The Tuck Museum's Keep History Alive

By Steve Haberman,Hampton Focus Editor

Portsmouth Herald, June 19, 1989

Hampton Focus Section

[The following article is courtesy of The Portsmouth Herald and Seacoast Online.]

HAMPTON -- Founded in 1638, the Town of Hampton is one of the oldest towns in America. In the 350 years it has been in existance, it has amassed a wealth of history and has changed dramatically. There is one place in town, however, where that history has been kept alive. It is, of course, at the Tuck [Memorial] Museum on Meeting House Green, off [40} Park Avenue and a walk through this structure and the land that surrounds it is truly a walk through Hampton's rich past.

This year, both visitors to our area and citizens will find even more at the historic site than ever before, according to Jim Hunt, president of the Meeting House Green Memorial and Historical Association (Hampton's Historical Society). This year there will be three museums housing bits of Hampton's substantial heritage.

The Tuck Museum was established in 1925 through the efforts of Rev. Ira S. Jones, Jones, himself, not a native of the town, became involved in the community's rich history and felt that a memorial to the first settlers to the area was deserved. He interested a philanthropist, Edward Tuck of Paris, in the project and secured the funds necessary to purchase the Fogg property on Park Avenue for that purpose.

During a stroll through the four room structure one comes across everything from oil paintings by Charles Henry Turner, done in the late 1800's, of the old Fish Houses located on what is today North Beach, to antique furniture donated by the Goss family. There are maps of Hampton that span the centuries and a postcard collection astounding historical significance. Flags and signs fill the walls and in one corner is a piano produced by the M. [Moses] W. Brown piano company that was located on Vern Road, off Winnacunnet around the turn of the century.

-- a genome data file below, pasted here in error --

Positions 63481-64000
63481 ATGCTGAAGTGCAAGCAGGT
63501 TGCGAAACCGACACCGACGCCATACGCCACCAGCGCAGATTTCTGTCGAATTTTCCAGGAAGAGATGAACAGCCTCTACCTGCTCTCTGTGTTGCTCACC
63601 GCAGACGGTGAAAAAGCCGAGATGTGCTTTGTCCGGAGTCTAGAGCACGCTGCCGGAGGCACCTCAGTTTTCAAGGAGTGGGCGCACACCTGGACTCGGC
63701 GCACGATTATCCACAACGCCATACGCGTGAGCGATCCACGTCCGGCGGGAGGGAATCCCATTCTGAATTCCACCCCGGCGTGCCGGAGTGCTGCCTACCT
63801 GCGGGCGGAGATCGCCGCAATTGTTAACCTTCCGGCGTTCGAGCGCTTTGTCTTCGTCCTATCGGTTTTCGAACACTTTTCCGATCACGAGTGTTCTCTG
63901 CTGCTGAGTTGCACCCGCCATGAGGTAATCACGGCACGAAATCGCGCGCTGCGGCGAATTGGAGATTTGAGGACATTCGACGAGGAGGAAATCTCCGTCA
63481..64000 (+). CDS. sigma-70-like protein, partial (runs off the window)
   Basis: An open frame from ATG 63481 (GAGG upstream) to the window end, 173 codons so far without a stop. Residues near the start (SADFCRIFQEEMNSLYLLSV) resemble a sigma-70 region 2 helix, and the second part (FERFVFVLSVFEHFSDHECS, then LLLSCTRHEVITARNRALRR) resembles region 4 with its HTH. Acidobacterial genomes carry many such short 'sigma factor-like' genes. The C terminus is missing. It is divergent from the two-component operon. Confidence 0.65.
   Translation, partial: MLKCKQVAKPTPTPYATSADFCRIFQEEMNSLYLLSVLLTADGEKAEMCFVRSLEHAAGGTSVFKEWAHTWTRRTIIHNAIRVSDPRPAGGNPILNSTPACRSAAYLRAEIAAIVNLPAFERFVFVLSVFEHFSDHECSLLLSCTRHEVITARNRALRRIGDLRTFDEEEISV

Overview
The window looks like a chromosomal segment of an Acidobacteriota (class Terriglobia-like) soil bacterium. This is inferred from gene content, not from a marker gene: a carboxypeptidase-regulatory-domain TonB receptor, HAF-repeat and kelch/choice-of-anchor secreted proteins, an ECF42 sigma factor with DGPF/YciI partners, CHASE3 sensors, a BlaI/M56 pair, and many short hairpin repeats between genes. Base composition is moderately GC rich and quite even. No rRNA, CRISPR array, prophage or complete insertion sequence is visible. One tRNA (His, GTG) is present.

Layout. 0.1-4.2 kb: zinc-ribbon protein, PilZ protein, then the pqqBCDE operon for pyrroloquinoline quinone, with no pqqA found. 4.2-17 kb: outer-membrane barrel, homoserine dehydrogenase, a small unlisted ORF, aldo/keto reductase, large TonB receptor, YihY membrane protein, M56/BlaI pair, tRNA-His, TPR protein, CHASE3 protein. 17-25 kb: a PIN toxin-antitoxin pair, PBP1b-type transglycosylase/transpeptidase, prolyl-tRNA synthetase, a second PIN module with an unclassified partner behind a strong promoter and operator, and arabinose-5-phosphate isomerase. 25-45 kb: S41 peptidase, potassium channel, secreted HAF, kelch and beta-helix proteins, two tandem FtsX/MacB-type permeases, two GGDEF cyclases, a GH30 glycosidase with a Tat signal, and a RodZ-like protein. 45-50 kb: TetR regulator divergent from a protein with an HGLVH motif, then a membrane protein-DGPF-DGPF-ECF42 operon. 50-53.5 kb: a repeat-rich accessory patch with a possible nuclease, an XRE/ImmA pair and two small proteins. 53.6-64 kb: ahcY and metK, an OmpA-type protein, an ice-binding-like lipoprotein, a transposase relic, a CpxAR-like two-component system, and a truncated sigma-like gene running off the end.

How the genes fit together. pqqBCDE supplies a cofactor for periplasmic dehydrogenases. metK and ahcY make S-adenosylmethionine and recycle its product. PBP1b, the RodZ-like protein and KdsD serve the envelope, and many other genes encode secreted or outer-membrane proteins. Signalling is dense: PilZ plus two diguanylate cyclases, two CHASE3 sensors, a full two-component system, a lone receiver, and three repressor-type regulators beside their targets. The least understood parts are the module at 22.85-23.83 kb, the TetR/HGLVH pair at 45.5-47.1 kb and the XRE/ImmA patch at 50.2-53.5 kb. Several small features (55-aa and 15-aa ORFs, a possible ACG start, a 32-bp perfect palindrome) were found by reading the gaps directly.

Last year [1988], another museum opened on the green. It is the Firefighter's Museum which houses memorabilia from the town's fire department. There are old uniforms, badges, photos of the town's worst fire, even an old Hand-Tub [named Winnacunnet No. 1], a hand-pumped fire fighting device. All the displays were donated by member of the Hampton Fire Department and their families.

This year, the Association plans to open a Farm Museum at the site as well. This structure will house old tools, plows and the equipment used when salt haying was a major industry in Hampton. In fact, the wonderful fishing and the plentiful saltmarsh hay of the ara, according to Hunt, were the very reasons why the first settlers were encouraged to come to this area from Newburyport.

Combine the contents of these three buildings with the replica of the town's first school house and the various historical markers located on the green, and you have the precious history of this unique New England town preserved perfectly for the edification and information of its present day inhabitants.

The museums are supported by contributions, donations and the meager members hip dues of the historical society (an individual membership goes for $3 a year, with a lifetime members hip costing only $25). They are open free of charge to the public, this year from June 20 through the beginning of September and are staffed by volunteers.

A trip through the museums of Hampton, a quiet afternoon spent amid the family stones and green grass of the Meeting House Green, resurrects the glorious, and sometimes infamous past of this community, and adds to it the depth of history without which it, and in a sense, our lives shave less meaning.

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